What is the relationship between sex and power in the US? How have
understandings of sexualidentity, sexual consent, and the politics of
reproduction changed over the past two centuries? Andwhat role has “sex”
played in the history of ideas about race, gender, class, disability, and
nationality?To answer these questions, this course will trace the
connections between key moments in UShistory in which “sex” and “power”
collided in formative ways: from the reproductive politics ofmid-nineteenth
century slavery, to the Stonewall uprising of 1969, to the contemporary
#metoomovement. We will explore these and other major nodes of the history
of sexuality by examiningtheir depiction in cultural objects, looking at
fiction and memoir from authors such as HarrietJacobs, Djuna Barnes, James
Baldwin, and Allison Bechdel, as well as in film and television such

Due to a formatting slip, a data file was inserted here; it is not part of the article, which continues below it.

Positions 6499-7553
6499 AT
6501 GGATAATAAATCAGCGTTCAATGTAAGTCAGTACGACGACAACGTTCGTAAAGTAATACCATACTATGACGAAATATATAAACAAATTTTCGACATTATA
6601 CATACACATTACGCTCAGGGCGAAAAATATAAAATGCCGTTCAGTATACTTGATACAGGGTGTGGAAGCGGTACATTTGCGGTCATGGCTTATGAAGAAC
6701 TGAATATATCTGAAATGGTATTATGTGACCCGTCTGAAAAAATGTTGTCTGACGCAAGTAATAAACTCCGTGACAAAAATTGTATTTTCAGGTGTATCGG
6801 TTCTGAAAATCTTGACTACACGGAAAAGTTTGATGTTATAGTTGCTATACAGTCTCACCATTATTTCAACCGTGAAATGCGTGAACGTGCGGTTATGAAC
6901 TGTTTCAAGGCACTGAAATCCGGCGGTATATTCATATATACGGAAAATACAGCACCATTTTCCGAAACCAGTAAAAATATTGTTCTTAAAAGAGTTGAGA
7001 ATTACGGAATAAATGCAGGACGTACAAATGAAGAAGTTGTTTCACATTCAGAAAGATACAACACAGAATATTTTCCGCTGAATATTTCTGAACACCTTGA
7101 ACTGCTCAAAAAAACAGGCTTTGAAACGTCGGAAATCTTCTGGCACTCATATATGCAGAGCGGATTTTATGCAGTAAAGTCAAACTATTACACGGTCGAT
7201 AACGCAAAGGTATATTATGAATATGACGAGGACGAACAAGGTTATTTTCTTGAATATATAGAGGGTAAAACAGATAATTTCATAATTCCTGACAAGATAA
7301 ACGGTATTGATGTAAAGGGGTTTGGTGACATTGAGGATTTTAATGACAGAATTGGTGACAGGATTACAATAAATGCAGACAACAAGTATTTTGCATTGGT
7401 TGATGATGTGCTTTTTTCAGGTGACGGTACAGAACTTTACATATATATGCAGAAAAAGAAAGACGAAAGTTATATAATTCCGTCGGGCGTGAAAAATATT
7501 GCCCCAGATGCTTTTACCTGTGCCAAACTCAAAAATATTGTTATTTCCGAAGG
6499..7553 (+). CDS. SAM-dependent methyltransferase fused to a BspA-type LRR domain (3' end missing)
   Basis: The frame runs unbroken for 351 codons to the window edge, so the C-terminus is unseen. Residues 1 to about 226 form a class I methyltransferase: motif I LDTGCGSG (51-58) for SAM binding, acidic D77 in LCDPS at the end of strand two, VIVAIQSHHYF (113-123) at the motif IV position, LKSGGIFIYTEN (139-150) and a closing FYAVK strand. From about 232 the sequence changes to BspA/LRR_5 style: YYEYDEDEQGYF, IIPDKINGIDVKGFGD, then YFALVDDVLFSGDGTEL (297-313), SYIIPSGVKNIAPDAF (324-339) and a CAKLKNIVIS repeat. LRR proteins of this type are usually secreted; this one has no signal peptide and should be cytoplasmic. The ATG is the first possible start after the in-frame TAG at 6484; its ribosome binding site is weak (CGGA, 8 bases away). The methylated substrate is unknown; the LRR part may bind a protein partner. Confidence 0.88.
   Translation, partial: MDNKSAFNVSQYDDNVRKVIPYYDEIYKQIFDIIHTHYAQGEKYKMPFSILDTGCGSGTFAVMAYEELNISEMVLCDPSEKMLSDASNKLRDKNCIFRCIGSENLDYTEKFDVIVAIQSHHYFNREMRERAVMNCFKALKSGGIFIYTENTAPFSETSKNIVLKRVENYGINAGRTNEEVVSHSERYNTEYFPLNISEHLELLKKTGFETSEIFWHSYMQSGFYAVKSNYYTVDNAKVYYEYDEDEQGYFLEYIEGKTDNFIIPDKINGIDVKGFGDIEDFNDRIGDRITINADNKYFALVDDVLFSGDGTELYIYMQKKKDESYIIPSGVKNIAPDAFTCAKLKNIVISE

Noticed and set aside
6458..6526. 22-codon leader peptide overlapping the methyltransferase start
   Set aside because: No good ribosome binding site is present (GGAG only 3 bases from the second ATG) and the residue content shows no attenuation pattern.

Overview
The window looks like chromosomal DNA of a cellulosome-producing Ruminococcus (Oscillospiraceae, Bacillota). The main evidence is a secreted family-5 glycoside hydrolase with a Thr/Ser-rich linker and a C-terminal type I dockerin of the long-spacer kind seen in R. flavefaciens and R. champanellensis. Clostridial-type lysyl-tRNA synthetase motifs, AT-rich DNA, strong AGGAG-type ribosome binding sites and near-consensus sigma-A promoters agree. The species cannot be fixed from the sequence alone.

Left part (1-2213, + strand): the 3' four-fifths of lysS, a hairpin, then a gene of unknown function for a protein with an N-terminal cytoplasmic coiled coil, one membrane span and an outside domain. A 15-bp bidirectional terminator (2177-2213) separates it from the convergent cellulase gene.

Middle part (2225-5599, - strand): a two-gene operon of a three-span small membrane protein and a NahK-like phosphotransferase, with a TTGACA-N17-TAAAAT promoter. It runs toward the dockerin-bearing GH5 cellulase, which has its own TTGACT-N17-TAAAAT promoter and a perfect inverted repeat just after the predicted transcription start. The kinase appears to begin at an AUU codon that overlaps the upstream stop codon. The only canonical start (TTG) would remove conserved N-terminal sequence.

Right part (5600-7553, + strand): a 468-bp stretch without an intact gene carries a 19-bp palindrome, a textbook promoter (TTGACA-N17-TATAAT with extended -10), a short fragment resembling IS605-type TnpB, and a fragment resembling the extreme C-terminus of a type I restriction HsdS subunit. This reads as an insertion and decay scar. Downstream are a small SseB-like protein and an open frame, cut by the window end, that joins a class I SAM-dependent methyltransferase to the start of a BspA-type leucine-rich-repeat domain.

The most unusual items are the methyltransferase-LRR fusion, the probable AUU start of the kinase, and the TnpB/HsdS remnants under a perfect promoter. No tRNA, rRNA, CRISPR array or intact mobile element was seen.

asHBO’s The Sex Lives of College Girls. We will ask, what understandings of
the “power” of sex - as asite of liberation, oppression, or maybe even both
– are offered by these cultural objects? In additionto teaching students
the skills of literary and visual analysis, this course will offer an
introduction tokey theories and methods of sexuality studies. We will read
scholarship from the fields of queertheory, feminist theory, Black studies,
and the medical humanities, engaging with thinkers such asMichel Foucault,
Eve Sedgwick, Saidiya Hartman, Adrienne Rich, and José Esteban Muñoz.
Noprevious experience with sexuality studies or literary studies required!
Assignments will includeweekly reading responses and a short final paper.